Zimbabwe's opposition Movement for Democratic Change, divided since October over participation in the new senate elected on November 26, could face a permanent split, MDC Vice President Gibson Sibanda said Wednesday in a Harare news conference.
Mr. Sibanda, a leader of the faction that broke with MDC President Morgan Tsvangirai over fielding candidates in the senate elections as well as long-simmering issues to do with control of the party, said mediation efforts have not ended the impasse between the Harare-based Tsvangirai faction and the Bulawayo-centered pro-senate faction.
Uniting the two factions now seems "out of the question," said Mr. Sibanda. He called the news conference soon after his faction concluded what it described as a national council meeting. The MDC National Council is the party's top decision-making body, but both factions have convened Council meetings, laying claim to legitimacy.
Mr. Sibanda told reporters that one mediation effort sought the assistance of South African president Thabo Mbeki, and prominent Zimbabweans were also approached to help end the MDC's biggest crisis since it was launched six years ago. But according to Mr. Sibanda all these attempts at reconciliation failed.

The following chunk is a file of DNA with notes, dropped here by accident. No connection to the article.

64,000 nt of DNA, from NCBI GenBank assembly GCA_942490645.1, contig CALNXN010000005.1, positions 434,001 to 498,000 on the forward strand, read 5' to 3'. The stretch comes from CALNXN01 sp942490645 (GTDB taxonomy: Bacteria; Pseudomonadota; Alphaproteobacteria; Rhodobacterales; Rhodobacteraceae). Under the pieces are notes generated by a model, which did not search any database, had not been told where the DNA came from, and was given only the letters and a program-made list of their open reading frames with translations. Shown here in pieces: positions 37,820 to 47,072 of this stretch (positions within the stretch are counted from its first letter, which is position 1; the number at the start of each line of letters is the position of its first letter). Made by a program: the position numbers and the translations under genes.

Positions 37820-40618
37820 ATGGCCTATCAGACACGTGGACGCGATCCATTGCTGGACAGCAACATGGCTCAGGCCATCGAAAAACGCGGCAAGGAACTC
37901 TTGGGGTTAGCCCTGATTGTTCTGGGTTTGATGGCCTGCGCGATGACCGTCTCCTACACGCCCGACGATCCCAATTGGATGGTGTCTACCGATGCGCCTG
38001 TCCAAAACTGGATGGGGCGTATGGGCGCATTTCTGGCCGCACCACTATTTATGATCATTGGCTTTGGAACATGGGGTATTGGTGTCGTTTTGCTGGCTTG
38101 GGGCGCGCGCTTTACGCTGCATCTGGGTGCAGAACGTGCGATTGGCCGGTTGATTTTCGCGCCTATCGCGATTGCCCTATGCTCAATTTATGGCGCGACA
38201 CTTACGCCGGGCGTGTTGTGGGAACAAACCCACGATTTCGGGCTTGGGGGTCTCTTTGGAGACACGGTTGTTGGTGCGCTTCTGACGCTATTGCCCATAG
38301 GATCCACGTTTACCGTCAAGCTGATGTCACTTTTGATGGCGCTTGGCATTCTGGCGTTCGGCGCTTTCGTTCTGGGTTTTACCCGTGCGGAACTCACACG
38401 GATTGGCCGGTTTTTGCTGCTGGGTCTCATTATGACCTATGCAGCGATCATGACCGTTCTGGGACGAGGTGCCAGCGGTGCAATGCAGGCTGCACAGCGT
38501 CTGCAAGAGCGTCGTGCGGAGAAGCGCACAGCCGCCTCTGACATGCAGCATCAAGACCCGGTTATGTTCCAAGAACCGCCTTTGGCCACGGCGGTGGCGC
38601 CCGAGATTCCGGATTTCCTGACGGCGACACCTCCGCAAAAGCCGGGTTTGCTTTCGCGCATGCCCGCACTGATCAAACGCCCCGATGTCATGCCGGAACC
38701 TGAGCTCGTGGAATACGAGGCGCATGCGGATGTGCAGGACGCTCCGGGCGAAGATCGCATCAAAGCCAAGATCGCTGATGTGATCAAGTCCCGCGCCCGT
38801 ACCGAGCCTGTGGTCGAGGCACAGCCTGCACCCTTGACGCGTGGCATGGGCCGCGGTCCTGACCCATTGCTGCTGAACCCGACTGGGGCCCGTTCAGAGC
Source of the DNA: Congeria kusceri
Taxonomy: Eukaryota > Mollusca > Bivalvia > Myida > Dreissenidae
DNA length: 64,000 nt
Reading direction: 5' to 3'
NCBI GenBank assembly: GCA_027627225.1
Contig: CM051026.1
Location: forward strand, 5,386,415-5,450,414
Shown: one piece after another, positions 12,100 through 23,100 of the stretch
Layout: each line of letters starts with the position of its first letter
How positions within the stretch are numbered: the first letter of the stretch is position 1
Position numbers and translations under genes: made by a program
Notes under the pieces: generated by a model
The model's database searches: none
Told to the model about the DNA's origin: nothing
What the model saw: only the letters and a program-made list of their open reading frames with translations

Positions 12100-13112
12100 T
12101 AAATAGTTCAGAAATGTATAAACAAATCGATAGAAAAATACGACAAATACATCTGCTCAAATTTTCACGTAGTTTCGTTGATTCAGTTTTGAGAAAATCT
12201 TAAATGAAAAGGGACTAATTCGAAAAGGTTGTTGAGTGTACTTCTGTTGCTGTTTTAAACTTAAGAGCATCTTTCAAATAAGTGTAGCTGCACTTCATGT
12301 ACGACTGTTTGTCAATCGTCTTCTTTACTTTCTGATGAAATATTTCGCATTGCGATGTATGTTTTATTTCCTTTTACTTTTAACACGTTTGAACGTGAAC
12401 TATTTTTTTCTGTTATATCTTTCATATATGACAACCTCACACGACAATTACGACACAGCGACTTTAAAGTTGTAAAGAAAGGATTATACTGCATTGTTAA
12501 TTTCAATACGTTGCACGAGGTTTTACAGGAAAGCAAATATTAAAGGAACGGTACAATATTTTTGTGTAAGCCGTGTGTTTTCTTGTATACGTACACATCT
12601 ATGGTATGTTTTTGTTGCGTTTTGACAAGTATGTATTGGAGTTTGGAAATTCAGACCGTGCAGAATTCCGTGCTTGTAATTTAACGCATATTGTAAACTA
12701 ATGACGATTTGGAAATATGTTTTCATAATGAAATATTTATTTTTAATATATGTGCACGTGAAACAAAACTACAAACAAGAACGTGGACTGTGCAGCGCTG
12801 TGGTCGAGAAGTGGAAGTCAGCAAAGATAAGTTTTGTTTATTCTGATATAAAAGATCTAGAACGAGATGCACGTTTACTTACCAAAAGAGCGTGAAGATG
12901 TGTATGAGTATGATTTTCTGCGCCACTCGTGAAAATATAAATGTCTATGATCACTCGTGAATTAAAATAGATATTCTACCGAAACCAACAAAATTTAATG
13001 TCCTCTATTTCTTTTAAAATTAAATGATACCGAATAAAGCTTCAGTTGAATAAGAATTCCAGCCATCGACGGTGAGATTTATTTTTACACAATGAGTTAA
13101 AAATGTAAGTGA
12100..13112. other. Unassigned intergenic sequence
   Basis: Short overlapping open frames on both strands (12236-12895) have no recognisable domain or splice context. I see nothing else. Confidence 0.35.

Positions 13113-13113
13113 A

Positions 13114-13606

He attributed this outcome to what he termed “fierce differences” between the groups.
Mr. Sibanda was flanked by MDC Deputy Secretary General Gift Chimanikire, party treasurer Fletcher Dulini Ncube, and spokesman Paul Themba Nyathi. MDC Secretary General Welshman Ncube sat in the audience alongside others in the opposition faction which contested the senate elections and claimed seven seats.
Mr. Sibanda criticized Mr. Tsvangirai and accused him of using violence to intimidate the pro-senate faction. He insisted that Mr. Nyathi should should continue as the MDC spokesman, rather than Nelson Chamisa, the party's former youth chief named to the post of acting spokesman by party officials lined up behind Mr. Tsvangirai.
The MDC vice president said his faction intends to appeal to the supreme court after a Harare high court rejected its request for an order barring Mr. Tsvangirai from conducting party business - the court declined to involve itself.
Reporter Blessing Zulu of VOA's Studio 7 for Zimbabwe sought comment from MDC acting spokesman Nelson Chamisa, and turned for perspective to Chris Maroleng, a political analyst with South Africa's Institute of Security Studies.
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